Articles on Medical Diseases and Conditions

Entries for the ‘Cerebrospinal Fluid Examination and Neurologic Disorders’ Category

Peripheral Nerve Sensory Syndromes

Sulfatide antibody syndrome (idiopathic sensory polyneuropathy). Sulfatide is a glycolipid found in greatest quantity in CNS and peripheral nerve myelin. Some patients develop antibodies against sulfatide, leading to destruction of peripheral nerve axon myelin sheaths. These changes are greater in sensory nerves than motor nerves, producing paresthesias with symptoms of numbness and burning as well […]

Idiopathic or Paraneoplastic Autoimmune Sensory, Motor, or Mixed Sensory-Motor Disorders

Primary motor or encephalitic syndromes Paraneoplastic cerebellar degeneration. This syndrome is caused by generalized loss of many cerebellar Purkinje cells, producing ataxia, which is also frequently accompanied by nystagmus and dysarthria. This is most commonly found in postmenopausal women with breast or ovarian carcinoma and less frequently with other adenocarcinomas. A few cases are associated […]

Myasthenia Gravis

Myasthenia gravis (MG) is manifested primarily by muscle weakness. Clinically, there is especially frequent involvement of cranial nerves, most commonly manifested by diplopia and ptosis. In more serious cases there is difficulty in swallowing. Peripheral nerve involvement tends to affect proximal muscles more severely than distal ones. In the most severe cases there is paralysis […]

Laboratory Tests in Neurology

Most laboratory tests concerned with diagnosis or function of the CNS are discussed earlier in this chapter. The major condition affecting the peripheral nervous system which involves the laboratory is myasthenia gravis.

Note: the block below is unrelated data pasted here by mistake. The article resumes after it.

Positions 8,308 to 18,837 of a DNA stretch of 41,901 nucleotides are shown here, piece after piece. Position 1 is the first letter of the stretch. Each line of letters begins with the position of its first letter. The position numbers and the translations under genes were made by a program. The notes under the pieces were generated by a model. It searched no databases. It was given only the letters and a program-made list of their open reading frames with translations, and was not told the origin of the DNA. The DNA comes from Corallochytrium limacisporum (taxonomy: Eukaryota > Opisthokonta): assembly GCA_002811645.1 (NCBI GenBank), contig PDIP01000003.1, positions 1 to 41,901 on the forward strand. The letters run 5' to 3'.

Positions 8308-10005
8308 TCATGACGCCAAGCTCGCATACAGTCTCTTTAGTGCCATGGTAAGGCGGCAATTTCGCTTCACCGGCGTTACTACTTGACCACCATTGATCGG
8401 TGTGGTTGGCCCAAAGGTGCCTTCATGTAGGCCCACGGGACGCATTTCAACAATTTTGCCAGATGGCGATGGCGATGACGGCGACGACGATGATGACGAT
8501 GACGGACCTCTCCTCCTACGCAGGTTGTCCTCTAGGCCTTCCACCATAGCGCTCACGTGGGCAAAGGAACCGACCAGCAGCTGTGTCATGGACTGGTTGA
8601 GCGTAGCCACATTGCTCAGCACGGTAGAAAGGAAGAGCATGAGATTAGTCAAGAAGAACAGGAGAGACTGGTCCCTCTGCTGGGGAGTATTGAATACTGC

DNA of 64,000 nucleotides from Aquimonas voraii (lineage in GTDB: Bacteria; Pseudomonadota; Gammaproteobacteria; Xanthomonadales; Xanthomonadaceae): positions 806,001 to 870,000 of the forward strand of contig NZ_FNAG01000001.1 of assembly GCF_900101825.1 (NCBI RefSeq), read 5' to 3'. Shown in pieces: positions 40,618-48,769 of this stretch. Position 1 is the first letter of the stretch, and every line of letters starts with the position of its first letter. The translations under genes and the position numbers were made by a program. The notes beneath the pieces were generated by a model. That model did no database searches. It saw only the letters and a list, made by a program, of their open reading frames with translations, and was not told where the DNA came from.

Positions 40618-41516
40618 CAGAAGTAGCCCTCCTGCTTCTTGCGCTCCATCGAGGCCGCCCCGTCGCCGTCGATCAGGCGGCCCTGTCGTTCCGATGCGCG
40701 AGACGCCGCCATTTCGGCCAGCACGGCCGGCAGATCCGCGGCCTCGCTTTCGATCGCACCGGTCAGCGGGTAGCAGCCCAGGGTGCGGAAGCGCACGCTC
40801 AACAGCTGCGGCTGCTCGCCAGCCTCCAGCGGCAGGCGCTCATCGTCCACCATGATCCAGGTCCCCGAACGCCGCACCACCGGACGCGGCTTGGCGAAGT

Cerebrospinal Fluid Artifacts

During or after a lumbar puncture the question frequently arises whether blood has been introduced into the spinal fluid by the spinal needle, resulting in a traumatic tap. There are several useful differential points. Xanthochromia, if present, suggests previous bleeding. However, a nonxanthochromic supernatant fluid does not rule out the diagnosis, since xanthochromia may be […]

Lead Encephalopathy

Lead poisoning is discussed elsewhere. Lead encephalopathy occurs mainly in children (adults are more likely to develop peripheral neuropathy), and it is more common in acute than in chronic poisoning. Clinical signs and symptoms include visual disturbances, delirium, convulsions, severe headaches, hypertension, and sometimes papilledema. CSF usually displays increased pressure. The cell count varies from […]

Multiple Sclerosis (MS)

Multiple sclerosis is a chronic demyelinating disease that has a reputation for recurrent illness of unpredictable length and severity. A multifocal demyelinating process in cerebral hemisphere white matter results in various combinations of weakness, ataxia, vision difficulties, and parasthesias, frequently ending in paralysis. Thus, the clinical symptoms, especially early in the disease, can be mimicked […]

Intracerebral Hemorrhage

CSF findings depend on how close the hematoma is to the subarachnoid space. If penetration to the brain surface occurs, the CSF resembles that of subarachnoid hemorrhage; if situated relatively far from the brain surface, the CSF will be relatively normal. About 20% (literature range, 15%-25%) of cases are said to have clear CSF; the […]

Subarachnoid Hemorrhage

In hemorrhage involving the subarachnoid space, the findings depend on the time interval following hemorrhage when the patient is examined. It takes about 4 hours (literature range, 2-48 hours) to develop xanthochromia. Therefore, CSF obtained very early may have a colorless supernatant. Initially, the WBC count and protein level are proportional to the amount of […]

Cerebral Thrombosis

In one series of fatal cerebral thrombosis, 90% had clear CSF and most of the remaining 10% had xanthochromia. WBC counts were usually normal; about 15% had a small increase in cell count (usually < 50/mm3). CSF protein level was normal in 50% of cases and usually less than 100 mg/ 100 ml in the […]